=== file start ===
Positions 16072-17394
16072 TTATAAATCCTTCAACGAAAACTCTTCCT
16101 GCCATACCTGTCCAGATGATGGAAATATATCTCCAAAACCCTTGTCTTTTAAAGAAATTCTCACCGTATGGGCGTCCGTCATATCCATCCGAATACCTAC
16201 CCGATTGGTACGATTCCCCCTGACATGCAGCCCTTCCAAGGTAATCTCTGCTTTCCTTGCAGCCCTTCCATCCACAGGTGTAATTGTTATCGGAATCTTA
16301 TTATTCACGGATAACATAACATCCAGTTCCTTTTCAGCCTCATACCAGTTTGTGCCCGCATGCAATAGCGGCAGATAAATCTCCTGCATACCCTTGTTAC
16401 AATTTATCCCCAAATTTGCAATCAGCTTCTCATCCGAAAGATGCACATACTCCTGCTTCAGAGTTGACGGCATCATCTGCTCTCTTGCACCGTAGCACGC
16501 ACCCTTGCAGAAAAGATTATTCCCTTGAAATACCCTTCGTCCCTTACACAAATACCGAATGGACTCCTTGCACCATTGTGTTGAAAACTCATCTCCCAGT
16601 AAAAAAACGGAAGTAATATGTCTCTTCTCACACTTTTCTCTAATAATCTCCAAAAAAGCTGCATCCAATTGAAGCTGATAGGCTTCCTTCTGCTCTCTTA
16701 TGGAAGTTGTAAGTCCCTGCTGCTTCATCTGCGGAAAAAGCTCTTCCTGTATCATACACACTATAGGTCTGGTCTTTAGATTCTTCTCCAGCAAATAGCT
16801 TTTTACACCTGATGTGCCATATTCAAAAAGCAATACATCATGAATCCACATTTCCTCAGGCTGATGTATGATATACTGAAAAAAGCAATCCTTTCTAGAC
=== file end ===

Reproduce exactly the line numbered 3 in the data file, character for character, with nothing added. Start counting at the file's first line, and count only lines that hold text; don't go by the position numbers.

16101 GCCATACCTGTCCAGATGATGGAAATATATCTCCAAAACCCTTGTCTTTTAAAGAAATTCTCACCGTATGGGCGTCCGTCATATCCATCCGAATACCTAC